unconscionable. Yochana could not be involved. Kefira was not one-hundred
percent sure about Shafiq's treachery, but she felt he merited a visit and she
felt MacAuley was in Buenos Aires, too. It was just a hunch, but she trusted
her inklings.

BREAK IN NORTH HATLEY

February 24,2012

Sitting in the luxurious bucket seat
of a Cadillac Escalade, 'The Girl From Ipanema′ punctuating their
conversation, Zak turned right down an oak covered lane. Their vehicle took up
most of the roadway as the late afternoon spring sun dappled through unseasonably
early light green tree buds. Kefira opened the window and inhaled some
much-needed peace of mind. They pulled up under the covered entrance to the
Covey Manor, a hotel inspired by the charm of George Washington's Mt. Vernon
home. Zak popped the lock on the rear door and went out back to get their bags.
A tall hotel employee had already removed the luggage from the space under the
back seat.

"
Bienvenue chez nous, Monsieur et Madame
,"
said the bellhop, in welcoming Quebecois French.

"
Nous sommes
enchantés
d'être ici, cher Monsieur
," replied Zak, returning the niceties, as he
quickly picked up local intonation patterns.

Kefira found herself sliding her arm around Zak's elbow.
They followed the door attendant through the stained glass entranceway and turned
left towards the wainscoted check-in desk. The aroma of lavender,
dutifully-polished solid oak woodwork and some delightful cooking odors filled
their nostrils.

"Mister Sexton and Miss Chapman, I presume," asked
the owner, Sandra Heavysege.

"That would be us," said Zak.

"There is a special request for adjoining rooms, if
possible, with a view of Lake Massawippi, according to Manon, the regular
reservations girl."

"I didn't think I recognized your voice," said
Zak, now answering to the name Mr. Sexton.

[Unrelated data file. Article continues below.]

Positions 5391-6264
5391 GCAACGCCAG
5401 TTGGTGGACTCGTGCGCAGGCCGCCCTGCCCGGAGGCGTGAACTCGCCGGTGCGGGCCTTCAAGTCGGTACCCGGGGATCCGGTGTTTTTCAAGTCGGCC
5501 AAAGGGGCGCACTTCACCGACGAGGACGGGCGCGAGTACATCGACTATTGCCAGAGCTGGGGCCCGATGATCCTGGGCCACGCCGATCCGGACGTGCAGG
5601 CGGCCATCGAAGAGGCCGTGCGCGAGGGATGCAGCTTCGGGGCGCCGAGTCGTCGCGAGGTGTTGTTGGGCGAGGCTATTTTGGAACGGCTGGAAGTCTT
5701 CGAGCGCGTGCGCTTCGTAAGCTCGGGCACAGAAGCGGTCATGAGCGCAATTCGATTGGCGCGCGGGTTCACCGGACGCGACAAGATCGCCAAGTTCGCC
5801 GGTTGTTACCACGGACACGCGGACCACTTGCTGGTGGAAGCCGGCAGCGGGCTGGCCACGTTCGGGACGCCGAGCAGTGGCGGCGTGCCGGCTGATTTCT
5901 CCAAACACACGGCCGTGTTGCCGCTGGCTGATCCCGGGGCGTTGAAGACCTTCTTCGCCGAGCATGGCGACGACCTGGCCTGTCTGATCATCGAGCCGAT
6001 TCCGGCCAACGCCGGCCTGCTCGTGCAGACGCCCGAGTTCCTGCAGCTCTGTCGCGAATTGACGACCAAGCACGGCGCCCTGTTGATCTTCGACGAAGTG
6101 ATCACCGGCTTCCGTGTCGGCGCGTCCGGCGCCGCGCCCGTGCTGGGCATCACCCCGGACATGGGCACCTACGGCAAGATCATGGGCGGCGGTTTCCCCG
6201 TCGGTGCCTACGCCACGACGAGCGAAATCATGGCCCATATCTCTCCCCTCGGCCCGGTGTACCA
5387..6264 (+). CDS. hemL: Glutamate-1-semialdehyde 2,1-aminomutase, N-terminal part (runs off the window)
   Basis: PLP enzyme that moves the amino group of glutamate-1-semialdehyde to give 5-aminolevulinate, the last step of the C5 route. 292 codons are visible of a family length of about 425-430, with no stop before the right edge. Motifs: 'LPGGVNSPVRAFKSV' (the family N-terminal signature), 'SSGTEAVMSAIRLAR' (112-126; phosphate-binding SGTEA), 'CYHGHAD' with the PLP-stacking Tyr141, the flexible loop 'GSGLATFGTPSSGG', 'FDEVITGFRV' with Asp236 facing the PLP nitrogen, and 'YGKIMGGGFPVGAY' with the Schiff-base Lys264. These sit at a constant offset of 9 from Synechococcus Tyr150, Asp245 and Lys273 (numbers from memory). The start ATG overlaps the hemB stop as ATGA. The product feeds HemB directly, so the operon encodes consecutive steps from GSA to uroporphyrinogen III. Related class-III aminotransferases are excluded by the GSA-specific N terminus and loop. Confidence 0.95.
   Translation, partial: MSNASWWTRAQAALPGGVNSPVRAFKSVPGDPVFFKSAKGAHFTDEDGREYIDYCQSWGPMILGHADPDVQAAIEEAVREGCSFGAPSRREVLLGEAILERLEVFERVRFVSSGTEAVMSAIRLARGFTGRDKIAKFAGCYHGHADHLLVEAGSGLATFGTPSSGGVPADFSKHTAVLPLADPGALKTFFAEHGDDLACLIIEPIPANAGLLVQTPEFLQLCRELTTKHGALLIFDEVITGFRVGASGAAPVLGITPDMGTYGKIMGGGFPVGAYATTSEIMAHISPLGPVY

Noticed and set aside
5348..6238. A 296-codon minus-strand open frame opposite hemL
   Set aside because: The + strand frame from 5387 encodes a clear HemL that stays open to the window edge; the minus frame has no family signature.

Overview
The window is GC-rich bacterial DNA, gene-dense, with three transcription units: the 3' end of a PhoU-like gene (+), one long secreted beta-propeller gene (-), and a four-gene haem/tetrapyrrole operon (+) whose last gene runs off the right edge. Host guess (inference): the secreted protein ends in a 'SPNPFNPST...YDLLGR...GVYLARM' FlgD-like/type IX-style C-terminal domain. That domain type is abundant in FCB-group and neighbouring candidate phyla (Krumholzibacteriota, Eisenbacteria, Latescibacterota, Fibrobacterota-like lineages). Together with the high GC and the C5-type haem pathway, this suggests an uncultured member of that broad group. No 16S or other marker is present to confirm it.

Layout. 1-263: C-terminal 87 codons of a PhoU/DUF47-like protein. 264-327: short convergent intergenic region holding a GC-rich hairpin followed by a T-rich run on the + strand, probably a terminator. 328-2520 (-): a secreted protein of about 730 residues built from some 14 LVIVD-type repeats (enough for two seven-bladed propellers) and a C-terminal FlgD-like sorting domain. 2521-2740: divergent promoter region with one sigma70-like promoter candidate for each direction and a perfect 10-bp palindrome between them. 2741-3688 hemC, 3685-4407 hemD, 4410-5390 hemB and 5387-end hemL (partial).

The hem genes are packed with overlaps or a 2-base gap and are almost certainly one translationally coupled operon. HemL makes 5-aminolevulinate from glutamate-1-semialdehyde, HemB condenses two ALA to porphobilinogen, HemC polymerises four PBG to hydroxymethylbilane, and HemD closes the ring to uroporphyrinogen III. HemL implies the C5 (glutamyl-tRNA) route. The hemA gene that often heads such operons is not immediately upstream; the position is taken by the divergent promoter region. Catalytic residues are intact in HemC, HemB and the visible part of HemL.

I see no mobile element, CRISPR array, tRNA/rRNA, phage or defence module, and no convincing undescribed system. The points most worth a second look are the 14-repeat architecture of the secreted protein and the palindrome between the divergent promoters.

"Manon is at the dentist. Let me introduce myself. I am
Sandra Heavysege, the owner. Just to show you how appreciative we are of the
patronage of our friends from south of the border, I managed to contact some of
our regular customers and arranged a change in their schedule to next week. You
have the loveliest adjoining two suites in the manor."

"I can't thank you enough. To what do we owe this
superior treatment?"

"I'm not shy. Congresswoman Hildabrand called last
night and asked if we could bend the rules for you. Seeing as her family's been
coming here for over a century, my husband and I decided to make a special
place for you. Let me show you personally to your rooms. Tom, the bellhop, has
already seen to your bags."

They walked along the hallway towards the library and
sitting room. Sandra pointed out the room and remarked on the magnificent view
through wide, floor-to-ceiling windows. "The books in the library here
date to the early 1900s, when they miraculously survived a very destructive
fire," said the owner.

"On your left we have the main dining room. Your 9:00
p.m. dinner reservation will be personally supervised by our 'Chef de Cuisine'
and the wine specialist will offer you the congresswoman's choice for your
meal."

They continued upstairs to the Treetop Suites. Kefira was
subdued by the understated charm of the inn. As well, all the recent strain and
stress was wearing her down. Despite having no real idea where MacAuley was,
they both decided, however foolishly, that they could let down their guard and
just be ordinary people.

The innkeeper left them outside their private hallway
entrance, looking out the windows in the hallway at a spring sunset shimmering